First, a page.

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From the mid-1970s until the mid1980s the Bulgarian wine industry flourished. The first intimation of change came in 1984, when President Gorbachev of the USSR took the first of his measures to restrict the alcohol intake of the Soviet citizens; aimed primarily at vodka, this nevertheless affected all Comecon wine-exporting countries. Bulgaria's exports of wine to the USSR fell from 25 million cases to 14 million cases in a single year, and then to 8.3 million cases the next year. The result was a massive vine uprooting programme, combined with restrictive measures like a freeze on the price of grapes: nearly half of Bulgaria's vineyards were destroyed, and some of the rest were neglected. There has been some replanting since, particularly of Chardonnay, but in 1990 production of wine was 20 million cases, down from 50 million in 1985.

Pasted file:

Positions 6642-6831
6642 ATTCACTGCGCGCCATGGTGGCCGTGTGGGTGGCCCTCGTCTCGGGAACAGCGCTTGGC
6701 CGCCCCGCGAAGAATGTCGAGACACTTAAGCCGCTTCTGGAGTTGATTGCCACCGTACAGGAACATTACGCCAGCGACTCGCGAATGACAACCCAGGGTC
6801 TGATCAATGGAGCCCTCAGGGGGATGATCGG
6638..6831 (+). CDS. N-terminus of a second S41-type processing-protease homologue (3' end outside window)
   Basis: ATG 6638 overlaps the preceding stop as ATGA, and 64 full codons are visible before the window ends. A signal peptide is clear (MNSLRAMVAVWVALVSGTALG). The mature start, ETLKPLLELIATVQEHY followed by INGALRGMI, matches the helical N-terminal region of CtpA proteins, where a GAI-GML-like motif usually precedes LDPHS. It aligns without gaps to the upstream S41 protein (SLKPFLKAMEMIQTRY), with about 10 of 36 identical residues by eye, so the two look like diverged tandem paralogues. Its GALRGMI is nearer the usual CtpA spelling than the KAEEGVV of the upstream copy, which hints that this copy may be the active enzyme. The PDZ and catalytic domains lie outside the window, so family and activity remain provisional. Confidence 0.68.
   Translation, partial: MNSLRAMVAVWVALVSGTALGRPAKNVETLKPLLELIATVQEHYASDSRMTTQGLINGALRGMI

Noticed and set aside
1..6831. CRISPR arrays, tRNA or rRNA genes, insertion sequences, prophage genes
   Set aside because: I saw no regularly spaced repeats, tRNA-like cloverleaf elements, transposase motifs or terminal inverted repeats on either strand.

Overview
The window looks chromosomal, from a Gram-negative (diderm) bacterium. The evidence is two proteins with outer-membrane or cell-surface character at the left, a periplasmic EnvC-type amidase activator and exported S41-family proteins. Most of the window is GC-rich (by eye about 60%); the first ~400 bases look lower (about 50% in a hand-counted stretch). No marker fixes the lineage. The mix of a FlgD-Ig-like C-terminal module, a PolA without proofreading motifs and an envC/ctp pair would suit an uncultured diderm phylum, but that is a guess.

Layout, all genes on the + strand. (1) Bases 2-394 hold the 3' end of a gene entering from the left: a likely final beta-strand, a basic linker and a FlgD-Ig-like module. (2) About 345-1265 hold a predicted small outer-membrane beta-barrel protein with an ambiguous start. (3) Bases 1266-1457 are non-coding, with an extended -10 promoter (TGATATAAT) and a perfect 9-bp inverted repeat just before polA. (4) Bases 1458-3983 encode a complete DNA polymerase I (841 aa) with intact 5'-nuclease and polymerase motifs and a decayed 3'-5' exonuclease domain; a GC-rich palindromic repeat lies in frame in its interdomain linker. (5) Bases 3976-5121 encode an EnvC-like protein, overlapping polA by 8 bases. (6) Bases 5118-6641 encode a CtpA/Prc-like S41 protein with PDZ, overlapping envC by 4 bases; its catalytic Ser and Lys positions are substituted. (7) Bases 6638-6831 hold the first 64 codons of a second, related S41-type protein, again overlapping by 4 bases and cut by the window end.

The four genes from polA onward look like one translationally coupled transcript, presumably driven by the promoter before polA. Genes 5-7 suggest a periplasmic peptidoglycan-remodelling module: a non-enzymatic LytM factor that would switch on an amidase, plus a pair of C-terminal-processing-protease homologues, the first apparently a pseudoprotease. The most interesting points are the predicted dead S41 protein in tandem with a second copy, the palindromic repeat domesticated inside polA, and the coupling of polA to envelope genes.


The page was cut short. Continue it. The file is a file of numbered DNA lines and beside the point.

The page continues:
In 1989 the Communist government fell and in 1990 the wine industry was liberalized - at 36 hours' notice. In 1991 the Law of Restitution was passed, which sought to restore land to those who could prove family ownership prior to 1947. Most of the vineyards were then quickly transferred to private hands. No change in the use of the land is permitted for but the five years, but the law cannot enforce proper care of vineyards, and the new owners may live in the cities and be unable to look after their nee acquisitions, or they may just not be interested in viticulture Privatization for the wineries was more gradual.

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